It's no secret that the All Blacks want to have a strong and clever kicking game when they go to the World Cup later this year.
The big problem for them at the moment is that they don't have a strong and clever kicking game.
They have lost their way when it comes to building effective attacking strategies with the boot; which is being kind.
The non sugar-coated assessment is that their kicking game fell apart last year. They never, or at least hardly ever, got it right - either kicking too much or too little, and rarely did they put the ball in the right place.
Having put the development of their kicking game on hold in 2017 while they tried to build effective running strategies to break defences, the All Blacks coaches were disappointed with what they saw last year from their kickers.
In the last World Cup cycle kicking was the core strength of their game. They were the masters at using the contestable kick to win back possession or to at least pin their opponent in hard-to-get-out-of-places.
They were also superb at turning their opposition, forcing them to scurry back and scramble hurried exit strategies that would often be botched.
They used their kicking game to create opportunities for their running and passing game – operating as a genuine triple threat team.
It used to drive former Springboks coach Heyneke Meyer mad that his side couldn't build the same effective kicking game.
Kicking the ball is South Africa's thing and yet they didn't have the accuracy or tactical acumen of the All Blacks in the last World Cup cycle.
But where once the All Blacks led the world, they now pose nowhere near the same threat with the boot as they once did.
It's a gaping flaw in their set-up – an absolute must to be fixed if they are to make history in Japan this year.
When Steve Hansen said after the loss to South Africa in Wellington the team had almost zero game management, much of that was due to the lack of control, direction and accuracy of the kicking game.
It wasn't a one-off and throughout the season the All Blacks struggled with how much to kick and where to kick.
Aaron Smith's box kicking regressed and Beauden Barrett too often kicked as a last resort when he was under pressure and it ended up being neither contestable nor territory-gaining.
It was after the scrambled win in Pretoria that the decision was made to introduce two-playmakers into the starting backline and as much as that was about improving the decision-making, it was also aimed at giving the All Blacks more kicking options.
It was a tacit admission they weren't doing enough strategic damage with their kicking.
The test against England at Twickenham was a bright spot – a disciplined and accurate display of strategic kicking, but the All Blacks ended the season with a clear brief to improve an aspect of their game which was so crucial for them at the last World Cup.
The importance of a quality kicking game was reiterated in the first two rounds of the Six Nations where England were superb.
They mixed things up cleverly and if Ben Youngs wasn't delivering the perfect contestable box kick, Owen Farrell was putting the ball behind the rushing defensive line and finding acres of space.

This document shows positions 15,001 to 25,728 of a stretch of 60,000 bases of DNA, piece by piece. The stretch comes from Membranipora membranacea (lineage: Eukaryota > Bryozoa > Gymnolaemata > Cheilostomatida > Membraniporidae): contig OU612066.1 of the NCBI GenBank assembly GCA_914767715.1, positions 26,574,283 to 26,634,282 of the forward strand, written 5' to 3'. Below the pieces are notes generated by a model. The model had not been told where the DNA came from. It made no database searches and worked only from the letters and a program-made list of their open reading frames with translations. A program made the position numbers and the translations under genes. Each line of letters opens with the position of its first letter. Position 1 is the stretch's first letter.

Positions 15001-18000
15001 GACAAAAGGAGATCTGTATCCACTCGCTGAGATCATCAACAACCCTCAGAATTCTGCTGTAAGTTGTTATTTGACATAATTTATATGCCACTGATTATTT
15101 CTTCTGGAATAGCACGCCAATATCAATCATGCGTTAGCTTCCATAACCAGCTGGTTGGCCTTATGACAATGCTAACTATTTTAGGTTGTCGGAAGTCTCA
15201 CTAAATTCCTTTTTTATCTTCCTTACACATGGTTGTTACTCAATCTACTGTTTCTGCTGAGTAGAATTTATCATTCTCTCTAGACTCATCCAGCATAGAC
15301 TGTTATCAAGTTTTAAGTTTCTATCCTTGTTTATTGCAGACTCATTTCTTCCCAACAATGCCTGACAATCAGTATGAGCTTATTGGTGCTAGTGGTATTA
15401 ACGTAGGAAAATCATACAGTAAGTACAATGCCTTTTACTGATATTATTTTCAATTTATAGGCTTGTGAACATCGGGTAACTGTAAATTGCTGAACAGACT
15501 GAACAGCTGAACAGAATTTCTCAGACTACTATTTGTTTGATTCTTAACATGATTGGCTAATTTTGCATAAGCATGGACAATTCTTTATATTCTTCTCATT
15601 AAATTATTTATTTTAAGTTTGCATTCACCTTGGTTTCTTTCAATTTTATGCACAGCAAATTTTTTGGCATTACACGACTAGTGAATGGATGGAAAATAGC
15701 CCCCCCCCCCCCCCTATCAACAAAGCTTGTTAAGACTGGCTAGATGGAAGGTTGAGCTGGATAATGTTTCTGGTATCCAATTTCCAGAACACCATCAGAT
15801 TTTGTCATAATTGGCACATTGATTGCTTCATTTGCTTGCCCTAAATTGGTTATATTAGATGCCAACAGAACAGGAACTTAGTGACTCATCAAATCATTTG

England's defence was hailed the hero of the Dublin win but the accuracy, vision and timing of their kicking game stunned the Irish who had taken a risk fielding a regular centre at fullback.
The following week at Twickenham, France were made to pay for jumbling up their selections and throwing midfielders into their back three.
Farrell, Youngs and Henry Slade all exposed France's poor positioning and if anyone wants to know why England have become such a potent force – it is because they have developed a triple threat game of pass, run, kick.
They kick well to create pressure and then exploit it.
For New Zealand to be the same threat the quality of their kicking has to improve and it has to start in Super Rugby.
Passing and running will remain the foundation skills of all five Super Rugby sides in 2019 and no one is suggesting that should change.
But what the All Blacks coaches would like to see is Smith, Barrett, TJ Perenara, Richie Mo'unga, Damian McKenzie, Jordie Barrett and Ben Smith use the boot throughout the season.
All of them need to improve their understanding of when and where to kick and while neither of the two halfbacks will be asked to box kick as much as Conor Murray when then they play for the All Blacks, they will be expected to be as accurate and as effective as the Irishman when they do.
And as much as the coaches want to see the kickers hone their work and learn how to piece a game plan together with an astute mix of decision-making, they would also like to see the outside backs improve their chasing.
If the 2015 World Cup was won by the All Blacks attacking kick strategy, the 2011 success was built on their defensive work.
The back three of Richard Kahui, Cory Jane and Israel Dagg were almost faultless at diffusing the aerial assault they constantly faced and they worked so hard to apply pressure when they were chasing high kicks.
Rieko Ioane is one of the quickest players in world rugby but he is not at this stage of his career a great kick-chaser, which is true of Waisake Naholo as well.
A good chase build the pressure on the defence – gives an average kick a chance of being something more.
To win the World Cup the All Blacks are going to have to use their brains and also their feet.